By Leslie Hough Falk, Imaging and Printing Group, Enterprise Campaign Manager
If yours is like most companies, you’ve probably taken precautions to lock down your network and PC fleet security. But, it’s equally likely that you may have left one vulnerable spot open—your imaging and printing environment.
Office printers are historically security soft spots. Unattended output trays holding sensitive documents can be susceptible to prying eyes and sticky fingers. And now, with data electronically traveling to and from—and residing inside—printers and multifunction printers (MFPs) with hard drives, the risk of hacking only ratchets up the danger level.
If this is news to you, you are not alone. Many organizations fail to extend their security policies and procedures to include imaging and printing. A study by Quocirca found that networked printers and MFPs are often more vulnerable to security threats than networked PCs due to hard disks, memory, and embedded software that may be left unprotected.
An R&D team within my company launched a project to take on the imaging and printing security issue with full force. This team focused their energy, passion, experience and brainpower on one important mission: Develop a sophisticated yet practical solution to help companies like yours make their imaging and printing environment more secure.
What was the solution they came up with? The HP Imaging and Printing Security Center (HP IPSC). HP IPSC is the FIRST policy-based print security management tool1. HP IPSC can help free up your valuable time and maintain compliance to your corporate security policies. It’s a scalable and robust solution. Like all great innovations HP IPSC helps solve a customer need in a new and different way.
I spoke with Matt Deter, HP Solution Architect, about the breakthrough solution to understand more about where the idea came from. Key components from Matt’s perspective were understanding customer needs and the “AHA” that network printers have become like computer and servers. Matt and his team took concepts that were mature in the traditional computing space and applied them to printers.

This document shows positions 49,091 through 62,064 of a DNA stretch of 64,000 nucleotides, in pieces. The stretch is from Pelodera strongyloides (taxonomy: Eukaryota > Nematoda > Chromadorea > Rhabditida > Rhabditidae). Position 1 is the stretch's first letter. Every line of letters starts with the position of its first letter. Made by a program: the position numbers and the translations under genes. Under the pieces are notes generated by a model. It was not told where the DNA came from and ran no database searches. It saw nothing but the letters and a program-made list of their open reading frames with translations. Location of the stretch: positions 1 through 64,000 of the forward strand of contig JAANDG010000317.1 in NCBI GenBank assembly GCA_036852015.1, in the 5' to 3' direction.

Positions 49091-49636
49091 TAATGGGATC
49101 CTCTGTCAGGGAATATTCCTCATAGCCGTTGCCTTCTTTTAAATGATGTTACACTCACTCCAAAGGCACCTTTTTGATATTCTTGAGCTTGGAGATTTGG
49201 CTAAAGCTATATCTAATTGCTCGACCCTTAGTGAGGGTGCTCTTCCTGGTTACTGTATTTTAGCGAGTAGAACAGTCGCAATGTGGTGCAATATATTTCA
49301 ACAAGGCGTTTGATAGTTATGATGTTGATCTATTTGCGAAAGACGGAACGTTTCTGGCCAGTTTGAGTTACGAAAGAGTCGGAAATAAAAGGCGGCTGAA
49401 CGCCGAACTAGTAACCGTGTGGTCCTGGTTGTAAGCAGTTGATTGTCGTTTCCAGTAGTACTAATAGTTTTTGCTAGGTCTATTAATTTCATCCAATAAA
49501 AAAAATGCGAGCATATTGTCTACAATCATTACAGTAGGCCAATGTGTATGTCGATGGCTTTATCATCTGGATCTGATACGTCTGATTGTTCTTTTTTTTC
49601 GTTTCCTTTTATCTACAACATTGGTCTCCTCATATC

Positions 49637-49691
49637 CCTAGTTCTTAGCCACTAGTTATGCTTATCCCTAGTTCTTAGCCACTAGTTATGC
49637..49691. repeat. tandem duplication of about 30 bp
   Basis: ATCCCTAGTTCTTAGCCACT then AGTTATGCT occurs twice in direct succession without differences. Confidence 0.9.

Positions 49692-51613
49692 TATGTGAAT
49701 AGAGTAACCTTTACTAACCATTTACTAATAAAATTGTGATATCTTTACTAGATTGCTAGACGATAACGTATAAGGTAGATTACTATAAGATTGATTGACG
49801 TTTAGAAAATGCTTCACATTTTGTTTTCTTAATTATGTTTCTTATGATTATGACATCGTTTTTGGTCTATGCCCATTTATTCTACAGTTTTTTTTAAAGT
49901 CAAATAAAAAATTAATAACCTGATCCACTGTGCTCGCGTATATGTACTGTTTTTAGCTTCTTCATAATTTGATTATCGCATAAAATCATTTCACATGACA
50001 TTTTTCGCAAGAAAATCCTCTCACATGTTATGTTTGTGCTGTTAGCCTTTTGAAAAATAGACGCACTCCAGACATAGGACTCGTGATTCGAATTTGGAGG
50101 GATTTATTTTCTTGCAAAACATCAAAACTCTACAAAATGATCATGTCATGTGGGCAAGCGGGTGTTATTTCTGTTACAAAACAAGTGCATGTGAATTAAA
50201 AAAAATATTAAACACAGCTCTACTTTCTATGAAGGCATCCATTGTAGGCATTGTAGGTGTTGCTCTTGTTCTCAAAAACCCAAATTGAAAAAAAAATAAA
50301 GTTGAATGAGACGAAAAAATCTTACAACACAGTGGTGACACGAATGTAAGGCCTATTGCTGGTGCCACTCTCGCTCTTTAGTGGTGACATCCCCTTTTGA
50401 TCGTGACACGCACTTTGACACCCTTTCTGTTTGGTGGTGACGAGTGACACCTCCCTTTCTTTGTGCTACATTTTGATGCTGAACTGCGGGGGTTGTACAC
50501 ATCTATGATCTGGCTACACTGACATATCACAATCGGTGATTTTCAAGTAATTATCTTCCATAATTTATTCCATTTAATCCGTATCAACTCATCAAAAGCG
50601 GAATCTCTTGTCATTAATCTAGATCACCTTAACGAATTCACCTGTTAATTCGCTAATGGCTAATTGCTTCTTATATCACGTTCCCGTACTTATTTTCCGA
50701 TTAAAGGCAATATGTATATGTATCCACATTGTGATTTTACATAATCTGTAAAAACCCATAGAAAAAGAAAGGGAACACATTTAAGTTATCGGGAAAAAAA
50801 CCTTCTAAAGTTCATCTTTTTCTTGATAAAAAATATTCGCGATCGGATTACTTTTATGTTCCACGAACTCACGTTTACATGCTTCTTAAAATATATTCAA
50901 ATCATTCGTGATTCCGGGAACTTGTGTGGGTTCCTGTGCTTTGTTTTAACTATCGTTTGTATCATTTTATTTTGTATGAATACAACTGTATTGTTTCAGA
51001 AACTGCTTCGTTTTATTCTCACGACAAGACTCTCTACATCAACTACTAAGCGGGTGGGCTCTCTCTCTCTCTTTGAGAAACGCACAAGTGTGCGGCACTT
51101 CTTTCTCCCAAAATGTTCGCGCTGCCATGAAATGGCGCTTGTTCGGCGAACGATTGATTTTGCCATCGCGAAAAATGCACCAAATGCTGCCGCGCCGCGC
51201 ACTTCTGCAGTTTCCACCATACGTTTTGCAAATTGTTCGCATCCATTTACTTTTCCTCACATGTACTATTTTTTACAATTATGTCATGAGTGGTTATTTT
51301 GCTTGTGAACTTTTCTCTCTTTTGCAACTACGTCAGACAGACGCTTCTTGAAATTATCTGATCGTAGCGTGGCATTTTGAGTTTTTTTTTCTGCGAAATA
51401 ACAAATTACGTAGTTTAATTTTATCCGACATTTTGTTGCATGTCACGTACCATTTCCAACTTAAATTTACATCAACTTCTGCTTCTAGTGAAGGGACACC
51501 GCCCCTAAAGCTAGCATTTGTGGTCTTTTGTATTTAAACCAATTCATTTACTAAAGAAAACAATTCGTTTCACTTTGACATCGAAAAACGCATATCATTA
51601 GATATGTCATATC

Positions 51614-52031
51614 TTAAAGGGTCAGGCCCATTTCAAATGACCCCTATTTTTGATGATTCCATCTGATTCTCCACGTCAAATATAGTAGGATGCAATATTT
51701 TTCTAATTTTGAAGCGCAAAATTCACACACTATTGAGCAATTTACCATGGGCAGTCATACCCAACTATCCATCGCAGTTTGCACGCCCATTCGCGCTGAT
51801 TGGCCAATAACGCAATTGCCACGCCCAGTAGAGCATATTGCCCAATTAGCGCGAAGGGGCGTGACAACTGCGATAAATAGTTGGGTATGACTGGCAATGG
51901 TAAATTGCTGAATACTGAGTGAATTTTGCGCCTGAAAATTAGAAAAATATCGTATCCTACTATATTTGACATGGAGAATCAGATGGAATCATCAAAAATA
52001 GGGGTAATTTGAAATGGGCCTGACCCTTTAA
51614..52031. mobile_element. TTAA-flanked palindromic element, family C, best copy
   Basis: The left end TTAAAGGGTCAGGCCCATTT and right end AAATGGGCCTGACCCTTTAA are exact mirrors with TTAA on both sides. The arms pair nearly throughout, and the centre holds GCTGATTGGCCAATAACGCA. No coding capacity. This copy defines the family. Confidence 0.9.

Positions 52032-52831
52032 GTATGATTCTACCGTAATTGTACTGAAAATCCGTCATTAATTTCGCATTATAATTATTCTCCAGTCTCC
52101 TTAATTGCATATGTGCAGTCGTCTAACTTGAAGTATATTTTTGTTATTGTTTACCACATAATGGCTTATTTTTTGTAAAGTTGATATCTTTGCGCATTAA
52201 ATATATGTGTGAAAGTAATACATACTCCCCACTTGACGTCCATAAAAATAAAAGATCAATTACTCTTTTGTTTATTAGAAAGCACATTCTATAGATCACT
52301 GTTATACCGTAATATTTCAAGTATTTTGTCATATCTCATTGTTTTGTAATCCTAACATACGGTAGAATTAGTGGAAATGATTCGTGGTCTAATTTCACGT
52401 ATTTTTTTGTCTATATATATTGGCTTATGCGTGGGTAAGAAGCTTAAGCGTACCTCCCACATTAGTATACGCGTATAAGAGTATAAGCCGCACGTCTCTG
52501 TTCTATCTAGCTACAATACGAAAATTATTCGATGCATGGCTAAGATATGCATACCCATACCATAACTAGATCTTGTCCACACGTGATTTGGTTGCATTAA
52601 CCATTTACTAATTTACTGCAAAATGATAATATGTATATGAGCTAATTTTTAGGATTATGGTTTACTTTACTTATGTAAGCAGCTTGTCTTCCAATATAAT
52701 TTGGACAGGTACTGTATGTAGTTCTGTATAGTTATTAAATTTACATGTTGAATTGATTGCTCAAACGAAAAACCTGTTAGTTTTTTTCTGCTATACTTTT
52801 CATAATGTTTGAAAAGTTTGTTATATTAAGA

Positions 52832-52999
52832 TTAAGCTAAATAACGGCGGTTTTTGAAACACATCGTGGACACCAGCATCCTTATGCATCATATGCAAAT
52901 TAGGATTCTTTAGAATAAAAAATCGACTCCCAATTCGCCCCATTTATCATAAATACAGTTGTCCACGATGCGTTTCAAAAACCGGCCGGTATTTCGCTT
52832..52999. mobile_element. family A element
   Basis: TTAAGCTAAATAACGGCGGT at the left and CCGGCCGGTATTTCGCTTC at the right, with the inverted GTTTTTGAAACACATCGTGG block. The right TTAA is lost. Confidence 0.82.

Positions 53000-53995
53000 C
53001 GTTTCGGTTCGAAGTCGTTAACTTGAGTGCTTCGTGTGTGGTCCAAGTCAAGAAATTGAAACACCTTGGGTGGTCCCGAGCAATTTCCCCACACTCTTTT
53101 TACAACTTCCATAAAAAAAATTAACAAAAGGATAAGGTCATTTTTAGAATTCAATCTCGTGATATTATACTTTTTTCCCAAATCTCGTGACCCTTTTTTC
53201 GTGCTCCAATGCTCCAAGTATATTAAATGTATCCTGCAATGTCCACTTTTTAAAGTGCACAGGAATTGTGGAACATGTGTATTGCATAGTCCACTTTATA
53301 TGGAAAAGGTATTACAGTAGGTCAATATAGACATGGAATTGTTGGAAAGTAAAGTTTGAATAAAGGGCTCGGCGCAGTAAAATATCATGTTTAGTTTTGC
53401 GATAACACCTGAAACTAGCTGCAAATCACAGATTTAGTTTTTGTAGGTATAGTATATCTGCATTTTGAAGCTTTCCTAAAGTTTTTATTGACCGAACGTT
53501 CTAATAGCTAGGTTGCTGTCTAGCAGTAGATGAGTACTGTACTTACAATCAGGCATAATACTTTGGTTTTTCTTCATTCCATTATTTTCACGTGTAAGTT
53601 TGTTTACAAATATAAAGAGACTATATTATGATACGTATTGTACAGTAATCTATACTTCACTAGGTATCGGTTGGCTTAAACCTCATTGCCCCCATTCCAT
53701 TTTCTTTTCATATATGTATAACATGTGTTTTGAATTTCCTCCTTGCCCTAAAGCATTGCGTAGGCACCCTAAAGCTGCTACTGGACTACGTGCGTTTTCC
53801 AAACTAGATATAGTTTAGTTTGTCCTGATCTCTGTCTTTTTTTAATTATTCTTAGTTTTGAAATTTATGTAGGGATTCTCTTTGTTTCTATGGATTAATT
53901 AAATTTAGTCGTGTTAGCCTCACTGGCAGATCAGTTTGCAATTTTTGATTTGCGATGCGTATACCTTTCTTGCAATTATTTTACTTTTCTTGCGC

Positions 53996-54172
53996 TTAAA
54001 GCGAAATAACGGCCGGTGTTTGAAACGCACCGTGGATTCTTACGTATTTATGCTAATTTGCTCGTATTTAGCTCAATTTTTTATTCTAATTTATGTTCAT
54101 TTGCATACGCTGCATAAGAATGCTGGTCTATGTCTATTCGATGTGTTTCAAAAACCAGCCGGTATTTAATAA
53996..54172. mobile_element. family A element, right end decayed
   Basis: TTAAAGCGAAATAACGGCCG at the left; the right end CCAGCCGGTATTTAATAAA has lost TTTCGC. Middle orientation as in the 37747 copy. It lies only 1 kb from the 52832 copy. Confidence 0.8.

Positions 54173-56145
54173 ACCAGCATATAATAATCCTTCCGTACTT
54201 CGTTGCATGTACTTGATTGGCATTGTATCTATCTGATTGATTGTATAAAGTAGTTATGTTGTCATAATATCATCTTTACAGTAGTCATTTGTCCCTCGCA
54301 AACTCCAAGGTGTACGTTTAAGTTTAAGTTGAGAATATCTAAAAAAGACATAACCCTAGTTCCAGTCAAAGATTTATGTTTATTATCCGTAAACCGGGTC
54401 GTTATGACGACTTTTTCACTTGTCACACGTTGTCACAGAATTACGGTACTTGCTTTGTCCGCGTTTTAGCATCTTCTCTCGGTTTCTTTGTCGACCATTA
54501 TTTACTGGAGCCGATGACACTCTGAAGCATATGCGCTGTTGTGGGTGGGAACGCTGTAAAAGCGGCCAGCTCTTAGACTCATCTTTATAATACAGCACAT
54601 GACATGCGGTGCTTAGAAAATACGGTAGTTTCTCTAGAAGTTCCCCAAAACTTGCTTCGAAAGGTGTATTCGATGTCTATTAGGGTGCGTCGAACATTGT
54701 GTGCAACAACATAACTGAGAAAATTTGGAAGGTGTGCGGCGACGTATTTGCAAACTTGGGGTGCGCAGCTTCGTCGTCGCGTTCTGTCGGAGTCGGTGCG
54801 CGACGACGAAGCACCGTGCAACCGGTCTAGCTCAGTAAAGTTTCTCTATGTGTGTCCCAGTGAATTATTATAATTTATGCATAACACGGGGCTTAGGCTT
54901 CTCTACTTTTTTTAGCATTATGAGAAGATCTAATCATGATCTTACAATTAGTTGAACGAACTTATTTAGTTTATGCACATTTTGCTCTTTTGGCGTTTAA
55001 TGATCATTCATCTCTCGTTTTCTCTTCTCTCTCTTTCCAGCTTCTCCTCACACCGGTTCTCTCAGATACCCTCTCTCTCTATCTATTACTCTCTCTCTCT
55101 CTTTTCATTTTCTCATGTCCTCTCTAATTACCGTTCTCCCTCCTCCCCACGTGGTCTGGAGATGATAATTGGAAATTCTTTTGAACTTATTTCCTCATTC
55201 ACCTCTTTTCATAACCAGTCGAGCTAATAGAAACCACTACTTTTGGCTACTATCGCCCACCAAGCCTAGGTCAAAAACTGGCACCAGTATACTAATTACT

HP IPSC uses a policy-based approach. Policy-based management works by setting up a policy which describes the desired state and then applies that policy to devices on the network. Once the policy is in place, the system essentially operates itself.
To help ensure that every device within an environment conforms to the defined policy, the team also developed a firmware agent that is built into newer generation HP devices2. These device-embedded agents communicate with the HP IPSC server from the moment the new device is added to the network. They enable the solution to automatically deploy the security policy established by the administrator.
The R&D team tested HP IPSC with a Fortune 500 enterprise print administrator. A year ago the company worked on a security policy implementation across all their HP LaserJet printers and multifunction devices. It took three administrators one week to secure the printing devices. According to the print administrator, “Today, that same task can be accomplished by a single administrator using HP IPSC. It just takes a few clicks for the administrator to launch the assessment task on several thousand devices and HP IPSC does the rest.”
What security and compliance issues are you facing? Are you interested in talking to an HP expert about a security assessment or obtaining a free HP IPSC 60-day trial? You can arrange a meeting now. Tweet Me @LeslieAtHP to share your experiences and ideas.
1-Based on HP assessment of printer manufacturer security offerings in the market as of November 1, 2011.
2-Available on select product models and firmware versions. See product documentation or visit www.hp.com/go/ipsc for details.